Problem is, I wanted square frames and they aren't the easiest to find. When I finally found one I liked in Ikea, it was available in silver only, and not the black I wanted. The black model was out of stock and wasn't expected to be back on sale for months.
I bought 30 of those silver frames for $9 each and brought them to a paint store where I had them painted black. The result was fantastic! They charged me $2 per frame for a total of $11 each, or $330 for all of them.
The quality wasn't as high as the custom frames, and it wasn't exactly what I wanted, but $330 vs $900 is a huge difference.
Of course, this might not be acceptable at an upscale gallery -although they might not even notice the Ikea frames. Still a great option for a more affordable exhibition.
Setting up the exhibition
Once you frame the images, you need to protect and pack them so you can bring them to the exhibition space without doing any damage. I used the original packaging from the frames to protect them while moving them.
You will need to set up the exhibition ahead of the opening date, of course. They might ask you to do it the day before, or earlier. Give yourself some time just in case you forgot something, or there's an unexpected problem.
America Untitled was set up the day before the exhibition, and it took me a couple of hours.
Something I had forgotten that day, though, was to bring the labels with information about each image. I had to go over there the day of the opening a little bit earlier to set them up.
The little details
I strongly recommend to have something visitors can take home with them. It can be some flyers with information about the exhibition or something similar. At the very least, leave some business cards with your email and website.
For America Untitled, I printed a couple hundred of flyers with some context about the images that were on display, and some information about the photographer (me!). Of course, I included my email, website and social media accounts.
No detail is too small: I brought with me some medium format film to show and explain people how those images were made, as well as my Bronica. And a copy of my first book, Went West!
Promoting it online and offline
Use all you've got to promote your exhibition. It is possible that none of your fans, readers or followers live anywhere close to the location, but they will want to know about it and see what it looks like.
Remember: this is as much about having people over as building that resume.
That being said, you took the time and effort to show your work, so be sure to promote it among people that can actually make it to the opening.
I was lucky to have the cultural center helping me on this. They sent press releases to local newspapers and printed some posters (that I designed) to hang all over town. They also used social medial.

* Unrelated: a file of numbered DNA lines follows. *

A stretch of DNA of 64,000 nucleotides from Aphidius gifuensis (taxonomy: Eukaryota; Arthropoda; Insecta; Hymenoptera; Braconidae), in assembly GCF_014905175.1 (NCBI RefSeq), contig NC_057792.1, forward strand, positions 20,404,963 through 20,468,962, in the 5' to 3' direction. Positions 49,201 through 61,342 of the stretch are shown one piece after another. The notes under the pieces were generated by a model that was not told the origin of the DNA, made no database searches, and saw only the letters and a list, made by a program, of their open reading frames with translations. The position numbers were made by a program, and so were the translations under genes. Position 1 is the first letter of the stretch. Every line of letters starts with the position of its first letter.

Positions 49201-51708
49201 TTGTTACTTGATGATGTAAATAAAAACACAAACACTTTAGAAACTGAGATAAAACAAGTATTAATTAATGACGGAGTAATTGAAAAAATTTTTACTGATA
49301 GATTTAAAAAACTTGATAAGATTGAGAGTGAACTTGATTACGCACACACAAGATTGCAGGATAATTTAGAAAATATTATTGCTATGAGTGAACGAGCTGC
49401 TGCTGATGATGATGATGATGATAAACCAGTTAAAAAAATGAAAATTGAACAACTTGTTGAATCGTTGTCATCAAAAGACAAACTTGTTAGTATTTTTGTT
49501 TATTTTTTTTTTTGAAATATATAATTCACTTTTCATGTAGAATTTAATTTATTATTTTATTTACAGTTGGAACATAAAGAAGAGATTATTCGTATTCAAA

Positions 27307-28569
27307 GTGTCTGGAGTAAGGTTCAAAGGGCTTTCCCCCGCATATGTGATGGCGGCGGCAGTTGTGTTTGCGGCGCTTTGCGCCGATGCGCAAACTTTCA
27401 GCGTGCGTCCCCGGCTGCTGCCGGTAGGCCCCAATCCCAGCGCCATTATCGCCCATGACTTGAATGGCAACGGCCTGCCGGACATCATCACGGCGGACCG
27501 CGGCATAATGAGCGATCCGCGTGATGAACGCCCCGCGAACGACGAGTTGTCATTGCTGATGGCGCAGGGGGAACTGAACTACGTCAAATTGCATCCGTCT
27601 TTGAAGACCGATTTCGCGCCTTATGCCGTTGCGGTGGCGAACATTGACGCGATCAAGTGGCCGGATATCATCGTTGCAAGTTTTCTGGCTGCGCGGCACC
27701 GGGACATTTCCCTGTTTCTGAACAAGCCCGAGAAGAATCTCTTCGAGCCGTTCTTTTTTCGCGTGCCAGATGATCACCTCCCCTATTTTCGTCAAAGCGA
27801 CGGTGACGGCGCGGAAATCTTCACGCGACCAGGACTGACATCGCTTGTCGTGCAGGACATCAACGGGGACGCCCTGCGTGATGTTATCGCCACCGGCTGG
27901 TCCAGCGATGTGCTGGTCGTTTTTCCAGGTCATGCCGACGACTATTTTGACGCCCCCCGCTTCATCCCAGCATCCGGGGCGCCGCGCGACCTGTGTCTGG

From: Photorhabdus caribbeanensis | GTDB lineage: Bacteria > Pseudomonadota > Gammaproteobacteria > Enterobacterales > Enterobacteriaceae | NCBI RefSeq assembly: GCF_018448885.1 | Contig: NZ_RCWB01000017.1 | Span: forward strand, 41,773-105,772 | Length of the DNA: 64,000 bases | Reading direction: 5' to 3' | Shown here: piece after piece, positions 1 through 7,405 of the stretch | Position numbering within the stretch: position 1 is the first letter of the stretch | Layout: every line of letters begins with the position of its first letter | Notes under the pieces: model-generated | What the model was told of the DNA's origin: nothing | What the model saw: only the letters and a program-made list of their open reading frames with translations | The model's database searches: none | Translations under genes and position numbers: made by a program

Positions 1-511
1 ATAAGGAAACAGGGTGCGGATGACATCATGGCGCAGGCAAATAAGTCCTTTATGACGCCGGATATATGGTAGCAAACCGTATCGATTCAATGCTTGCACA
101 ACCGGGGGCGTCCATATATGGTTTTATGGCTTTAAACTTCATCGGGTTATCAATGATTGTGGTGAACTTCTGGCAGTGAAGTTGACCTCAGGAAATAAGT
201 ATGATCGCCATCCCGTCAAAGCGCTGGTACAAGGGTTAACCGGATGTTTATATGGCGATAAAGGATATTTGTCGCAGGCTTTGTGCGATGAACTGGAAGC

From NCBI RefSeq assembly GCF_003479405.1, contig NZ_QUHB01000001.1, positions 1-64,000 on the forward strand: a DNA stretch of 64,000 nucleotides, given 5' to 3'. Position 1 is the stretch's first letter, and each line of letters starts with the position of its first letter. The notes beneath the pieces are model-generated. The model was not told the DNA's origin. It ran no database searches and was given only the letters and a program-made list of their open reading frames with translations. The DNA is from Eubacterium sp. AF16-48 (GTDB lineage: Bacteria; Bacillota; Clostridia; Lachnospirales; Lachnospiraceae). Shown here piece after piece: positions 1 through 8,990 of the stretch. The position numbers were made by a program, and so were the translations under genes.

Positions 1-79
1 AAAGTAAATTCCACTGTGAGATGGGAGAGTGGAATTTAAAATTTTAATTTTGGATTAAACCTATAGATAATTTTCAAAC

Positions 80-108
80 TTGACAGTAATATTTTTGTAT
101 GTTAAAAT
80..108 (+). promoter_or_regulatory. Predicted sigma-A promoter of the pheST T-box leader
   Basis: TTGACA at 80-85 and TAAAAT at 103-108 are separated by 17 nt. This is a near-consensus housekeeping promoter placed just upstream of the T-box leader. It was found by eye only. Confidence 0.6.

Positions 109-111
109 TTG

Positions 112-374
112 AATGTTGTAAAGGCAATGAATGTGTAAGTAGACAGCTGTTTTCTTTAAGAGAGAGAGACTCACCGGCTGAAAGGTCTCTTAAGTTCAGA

It's finally here! After all the time and money spent, you are about to show your work. Yes, you will need to socialize, talk to, and mostly entertain people, but this is the easy part. You can finally relax.
Having some food is probably a good idea, or a local musician.
In my case, a councillor from the town came to the exhibition and introduced me to the people who showed up. The local TV was also there recording all of this, they even interviewed me for a little segment in their programming.
The viewing period
Your exhibition could last a few days, or a few weeks.
Unless you are renting your own space, you won't have to be there all the time. People in charge of the space will take care of this.
It's a good idea to show up every once in a while, though. Maybe you can let the space know you'll be at the exhibition once a week for a few hours, so visitors know when they can meet and talk to the artist.
Conclusion and things to improve
Hosting an exhibition was a lot of fun, and I can't wait for the next two. I will also be looking for more spaces to show America Untitled in even more towns.
I also learned a lot of things about photography. I realized how far it can go beyond the print, and how important and rewarding showing our work can be.
There's room for improvements as well:
- I made the mistake of not having a guestbook, where people can leave their names, email addresses and what not.
- An improved flyer, maybe even a booklet instead, showing more of the images that didn't make it to the exhibition.
- I really want to try something more special: a tablet loaded with all my YouTube videos playing them in loop. I think it'd be very cool to see a video of me making the image you were staring at a few seconds ago.
- Lastly, insurance. I didn't have any this time, but I might in the future. The cost of frames and images was close to 500 euros, and if I add the tablet to the exhibition, it could increase even more.
I hope this post has helped anyone thinking about showing their work in an exhibition. There are many ways to do it, and the sky is the limit when it comes to spending money.
Don't hesitate to ask me if you have any questions (leave a comment or contact me, and let me know about your experiences showing your work!
I uploaded a video talking about this topic, and showing some footage of my exhibition.